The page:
Yuan Drops Most in Two Weeks as Fed, ECB Outlook Boost Dollar

China’s yuan fell the most in more than two weeks after the central bank weakened the currency’s fixing and as the prospects of a Federal Reserve interest-rate increase and European stimulus boosted demand for the greenback.

The Bloomberg Dollar Spot Index climbed to the highest level since at least 2005 after European Central Bank President Mario Draghi said last week that he couldn’t exclude the risk of deflation in the region. China’s official Purchasing Managers’ Index fell to an 18-month low of 50.1 in December, according to a Jan. 1 report.

“The market came back into the new year with a new book trying to build some long dollar positions in the expectation the Fed would begin to normalize interest rates,” said Nizam Idris, the head of foreign-exchange and fixed-income strategy at Macquarie Group Ltd. in Singapore. “Draghi sounded really dovish and hinted at an easing policy.”

The yuan fell 0.26 percent, the most since Dec. 18, to close at 6.2200 a dollar in Shanghai, China Foreign Exchange Trade System prices show. The nation’s financial markets were shut Jan. 1 and 2 for the New Year holidays.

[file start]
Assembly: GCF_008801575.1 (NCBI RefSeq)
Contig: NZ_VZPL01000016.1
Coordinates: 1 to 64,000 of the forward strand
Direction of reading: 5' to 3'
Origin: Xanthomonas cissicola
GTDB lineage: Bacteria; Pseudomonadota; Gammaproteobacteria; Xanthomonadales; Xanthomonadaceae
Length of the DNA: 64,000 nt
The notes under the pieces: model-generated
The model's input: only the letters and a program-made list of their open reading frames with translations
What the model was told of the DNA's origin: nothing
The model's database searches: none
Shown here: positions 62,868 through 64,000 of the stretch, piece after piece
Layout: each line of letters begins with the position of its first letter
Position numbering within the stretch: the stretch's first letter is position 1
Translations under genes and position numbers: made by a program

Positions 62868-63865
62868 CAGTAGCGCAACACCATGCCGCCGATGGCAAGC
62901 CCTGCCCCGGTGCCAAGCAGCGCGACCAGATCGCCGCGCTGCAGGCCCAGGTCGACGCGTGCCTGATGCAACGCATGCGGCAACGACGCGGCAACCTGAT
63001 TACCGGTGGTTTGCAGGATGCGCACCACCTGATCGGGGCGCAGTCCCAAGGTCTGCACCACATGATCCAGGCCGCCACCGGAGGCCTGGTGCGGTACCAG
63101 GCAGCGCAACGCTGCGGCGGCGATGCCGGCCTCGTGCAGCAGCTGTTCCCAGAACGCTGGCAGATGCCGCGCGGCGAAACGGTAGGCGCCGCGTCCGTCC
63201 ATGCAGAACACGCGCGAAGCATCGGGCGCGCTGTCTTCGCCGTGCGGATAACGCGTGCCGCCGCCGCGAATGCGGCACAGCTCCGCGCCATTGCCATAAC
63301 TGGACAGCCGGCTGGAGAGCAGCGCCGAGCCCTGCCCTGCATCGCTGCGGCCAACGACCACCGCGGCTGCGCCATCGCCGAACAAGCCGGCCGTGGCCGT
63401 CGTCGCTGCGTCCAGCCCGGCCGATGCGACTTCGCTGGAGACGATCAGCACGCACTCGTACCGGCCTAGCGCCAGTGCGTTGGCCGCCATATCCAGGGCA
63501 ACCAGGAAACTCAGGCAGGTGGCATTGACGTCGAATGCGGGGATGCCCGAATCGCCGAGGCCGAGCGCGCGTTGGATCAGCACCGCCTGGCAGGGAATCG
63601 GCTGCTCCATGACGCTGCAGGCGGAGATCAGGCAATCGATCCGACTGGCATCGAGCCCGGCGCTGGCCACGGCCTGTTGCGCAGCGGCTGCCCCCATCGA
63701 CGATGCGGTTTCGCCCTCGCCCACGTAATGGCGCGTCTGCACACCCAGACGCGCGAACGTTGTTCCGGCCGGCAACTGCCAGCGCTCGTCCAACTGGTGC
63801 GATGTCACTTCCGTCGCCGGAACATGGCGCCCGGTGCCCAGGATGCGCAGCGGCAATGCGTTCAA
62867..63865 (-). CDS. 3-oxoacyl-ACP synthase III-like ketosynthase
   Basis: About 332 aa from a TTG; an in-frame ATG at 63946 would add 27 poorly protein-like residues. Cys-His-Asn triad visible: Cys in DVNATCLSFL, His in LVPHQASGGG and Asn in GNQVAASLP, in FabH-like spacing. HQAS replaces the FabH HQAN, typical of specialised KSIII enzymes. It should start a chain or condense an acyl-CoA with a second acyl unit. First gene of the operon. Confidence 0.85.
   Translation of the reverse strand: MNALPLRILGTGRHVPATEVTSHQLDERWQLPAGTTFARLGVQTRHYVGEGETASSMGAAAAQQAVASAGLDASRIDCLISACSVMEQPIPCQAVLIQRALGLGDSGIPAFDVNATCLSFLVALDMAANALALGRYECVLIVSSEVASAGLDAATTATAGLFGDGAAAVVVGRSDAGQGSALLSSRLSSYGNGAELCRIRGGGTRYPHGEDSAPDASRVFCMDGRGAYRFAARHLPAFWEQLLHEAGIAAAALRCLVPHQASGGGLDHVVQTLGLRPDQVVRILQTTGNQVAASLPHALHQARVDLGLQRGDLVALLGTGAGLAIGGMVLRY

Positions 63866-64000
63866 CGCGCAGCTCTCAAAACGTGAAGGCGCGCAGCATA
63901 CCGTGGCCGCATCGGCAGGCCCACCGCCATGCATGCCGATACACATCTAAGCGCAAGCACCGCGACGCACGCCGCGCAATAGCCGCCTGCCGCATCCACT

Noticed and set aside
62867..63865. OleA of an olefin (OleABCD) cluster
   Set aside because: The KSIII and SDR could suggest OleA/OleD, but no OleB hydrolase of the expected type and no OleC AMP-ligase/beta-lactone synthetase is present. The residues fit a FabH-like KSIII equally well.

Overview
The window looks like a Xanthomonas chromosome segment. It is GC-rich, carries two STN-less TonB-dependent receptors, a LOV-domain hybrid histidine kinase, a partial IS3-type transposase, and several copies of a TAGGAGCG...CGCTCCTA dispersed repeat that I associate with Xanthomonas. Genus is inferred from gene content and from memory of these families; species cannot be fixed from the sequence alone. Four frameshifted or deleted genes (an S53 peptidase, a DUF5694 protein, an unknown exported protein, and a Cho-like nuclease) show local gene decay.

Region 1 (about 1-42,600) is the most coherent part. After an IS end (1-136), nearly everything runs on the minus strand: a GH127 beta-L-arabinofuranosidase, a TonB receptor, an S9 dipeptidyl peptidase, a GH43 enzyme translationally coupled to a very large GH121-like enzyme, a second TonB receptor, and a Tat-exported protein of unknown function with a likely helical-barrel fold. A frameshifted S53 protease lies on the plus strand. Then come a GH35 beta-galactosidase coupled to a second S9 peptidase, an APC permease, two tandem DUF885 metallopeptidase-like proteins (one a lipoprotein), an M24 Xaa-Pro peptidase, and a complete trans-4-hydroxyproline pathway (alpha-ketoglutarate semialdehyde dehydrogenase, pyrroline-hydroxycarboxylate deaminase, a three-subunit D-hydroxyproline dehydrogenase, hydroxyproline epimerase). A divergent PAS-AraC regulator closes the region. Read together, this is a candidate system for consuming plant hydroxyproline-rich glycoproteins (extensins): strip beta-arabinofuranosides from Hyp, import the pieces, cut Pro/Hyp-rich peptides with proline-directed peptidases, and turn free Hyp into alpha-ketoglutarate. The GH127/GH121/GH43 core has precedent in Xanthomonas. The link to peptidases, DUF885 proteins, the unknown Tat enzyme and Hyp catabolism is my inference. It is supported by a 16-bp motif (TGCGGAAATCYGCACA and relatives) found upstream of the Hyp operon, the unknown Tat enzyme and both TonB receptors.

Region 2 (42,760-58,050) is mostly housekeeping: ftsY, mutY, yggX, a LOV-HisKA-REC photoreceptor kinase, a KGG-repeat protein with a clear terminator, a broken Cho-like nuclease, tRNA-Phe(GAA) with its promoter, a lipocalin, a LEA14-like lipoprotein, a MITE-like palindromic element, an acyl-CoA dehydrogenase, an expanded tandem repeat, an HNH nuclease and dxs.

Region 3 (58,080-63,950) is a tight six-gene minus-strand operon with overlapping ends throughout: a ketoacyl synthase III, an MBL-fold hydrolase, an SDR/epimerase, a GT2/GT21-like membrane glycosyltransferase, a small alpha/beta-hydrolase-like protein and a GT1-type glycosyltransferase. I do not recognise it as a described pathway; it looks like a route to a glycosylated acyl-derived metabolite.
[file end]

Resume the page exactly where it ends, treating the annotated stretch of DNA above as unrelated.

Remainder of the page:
The central bank lowered the yuan’s reference rate by 0.09 percent to 6.1248 a dollar today, the weakest level since Dec. 8. The spot rate was 1.5 percent below the fixing, within the 2 percent daily limit.

In Hong Kong’s offshore market, the yuan gained 0.04 percent to 6.2261 a dollar, according to data compiled by Bloomberg. Twelve-month non-deliverable forwards rose 0.03 percent to 6.3350, trading at a 1.8 percent discount to the spot rate in Shanghai.

China’s factory gate prices probably fell 3.2 percent in December from a year earlier, according to the median estimate in a Bloomberg survey of economists before data due Jan. 9. Consumer prices advanced 1.5 percent last month after increasing 1.4 percent in November, a separate survey showed.

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